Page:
“Domestic violence” is generally defined as behavior that includes intentionally or recklessly causing bodily injury, sexual assault, placing a person in reasonable apprehension of imminent serious bodily injury, or engaging in any other behavior subject to being enjoined by operation of section 6320 of the California Family Code, and that is perpetrated against either a spouse, a former spouse, a cohabitant or former cohabitant, a person with whom the responding party (the aggressor) is having or has had a dating or engagement relationship, a person with whom the respondent shares a child or a child. But generally, we are talking about abuse or threats of abuse that a person receives from someone with whom he or she has or had a romantic relationship or a “live-in” relationship. This relationship may be current as in marriage or dating, or it can be in the past, as in an ex-spouse or ex-boyfriend. Regardless of when the relationship ended, domestic violence is considered to occur if one member of the relationship engaged in physical, verbal, emotional, or psychological abuse toward the other. Domestic violence is thus a very broad label that can mean anything from hitting the victim to stalking the victim, to emotionally abusing the victim. A person who lacks visible scars may still be suffering from domestic violence.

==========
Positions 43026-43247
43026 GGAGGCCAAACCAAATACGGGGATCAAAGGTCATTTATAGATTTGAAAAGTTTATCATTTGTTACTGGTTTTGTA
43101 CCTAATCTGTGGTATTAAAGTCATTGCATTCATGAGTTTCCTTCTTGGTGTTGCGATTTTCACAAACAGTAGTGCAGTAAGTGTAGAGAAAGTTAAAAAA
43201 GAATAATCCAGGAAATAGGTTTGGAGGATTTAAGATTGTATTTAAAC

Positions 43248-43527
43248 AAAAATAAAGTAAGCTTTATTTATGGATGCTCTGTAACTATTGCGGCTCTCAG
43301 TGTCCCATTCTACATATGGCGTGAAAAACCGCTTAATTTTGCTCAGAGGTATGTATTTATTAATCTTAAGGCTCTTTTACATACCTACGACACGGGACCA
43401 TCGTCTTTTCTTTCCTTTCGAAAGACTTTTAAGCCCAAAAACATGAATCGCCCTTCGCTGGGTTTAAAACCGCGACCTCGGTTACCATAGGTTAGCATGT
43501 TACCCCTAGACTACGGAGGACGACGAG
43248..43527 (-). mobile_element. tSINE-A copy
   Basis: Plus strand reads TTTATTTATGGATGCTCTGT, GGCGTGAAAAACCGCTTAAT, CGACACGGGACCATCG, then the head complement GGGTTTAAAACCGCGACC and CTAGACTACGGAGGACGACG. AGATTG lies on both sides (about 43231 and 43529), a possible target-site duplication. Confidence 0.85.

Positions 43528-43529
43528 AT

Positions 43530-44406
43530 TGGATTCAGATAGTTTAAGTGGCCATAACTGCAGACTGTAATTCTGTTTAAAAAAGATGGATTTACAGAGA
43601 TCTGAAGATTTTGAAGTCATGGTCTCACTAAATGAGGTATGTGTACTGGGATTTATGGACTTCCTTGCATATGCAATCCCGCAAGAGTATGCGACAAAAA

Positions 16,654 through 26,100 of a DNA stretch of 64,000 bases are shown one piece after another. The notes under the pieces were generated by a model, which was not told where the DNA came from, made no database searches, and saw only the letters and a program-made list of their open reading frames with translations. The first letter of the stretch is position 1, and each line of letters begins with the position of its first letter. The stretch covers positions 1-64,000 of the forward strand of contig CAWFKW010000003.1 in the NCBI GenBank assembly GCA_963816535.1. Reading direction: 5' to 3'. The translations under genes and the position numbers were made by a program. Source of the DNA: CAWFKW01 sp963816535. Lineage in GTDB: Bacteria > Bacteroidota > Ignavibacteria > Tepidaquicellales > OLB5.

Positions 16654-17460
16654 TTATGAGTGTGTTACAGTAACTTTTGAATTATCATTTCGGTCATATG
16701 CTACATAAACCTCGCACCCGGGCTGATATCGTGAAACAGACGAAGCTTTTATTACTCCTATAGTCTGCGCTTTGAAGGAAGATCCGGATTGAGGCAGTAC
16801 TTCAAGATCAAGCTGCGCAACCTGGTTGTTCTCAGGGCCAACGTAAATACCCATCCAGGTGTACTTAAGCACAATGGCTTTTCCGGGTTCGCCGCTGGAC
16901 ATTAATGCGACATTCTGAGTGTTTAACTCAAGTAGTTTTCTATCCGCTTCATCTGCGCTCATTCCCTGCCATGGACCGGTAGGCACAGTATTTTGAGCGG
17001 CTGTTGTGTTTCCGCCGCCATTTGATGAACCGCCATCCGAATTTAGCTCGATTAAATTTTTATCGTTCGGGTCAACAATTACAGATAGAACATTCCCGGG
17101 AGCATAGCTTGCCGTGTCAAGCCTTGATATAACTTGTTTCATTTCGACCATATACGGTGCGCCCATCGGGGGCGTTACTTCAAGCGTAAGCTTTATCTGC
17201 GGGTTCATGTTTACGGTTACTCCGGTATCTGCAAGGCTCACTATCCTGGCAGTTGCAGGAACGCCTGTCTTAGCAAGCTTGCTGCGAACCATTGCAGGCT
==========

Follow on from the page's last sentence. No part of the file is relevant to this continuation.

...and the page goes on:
If you are the victim of domestic violence or you know someone who is, do not hesitate to take action. Domestic violence is illegal under the law and legal action can be taken to ensure that you or someone you know does not continue to suffer. If you have any questions about domestic violence or if you feel you are now or have been the victim of domestic violence, contact the police and a lawyer.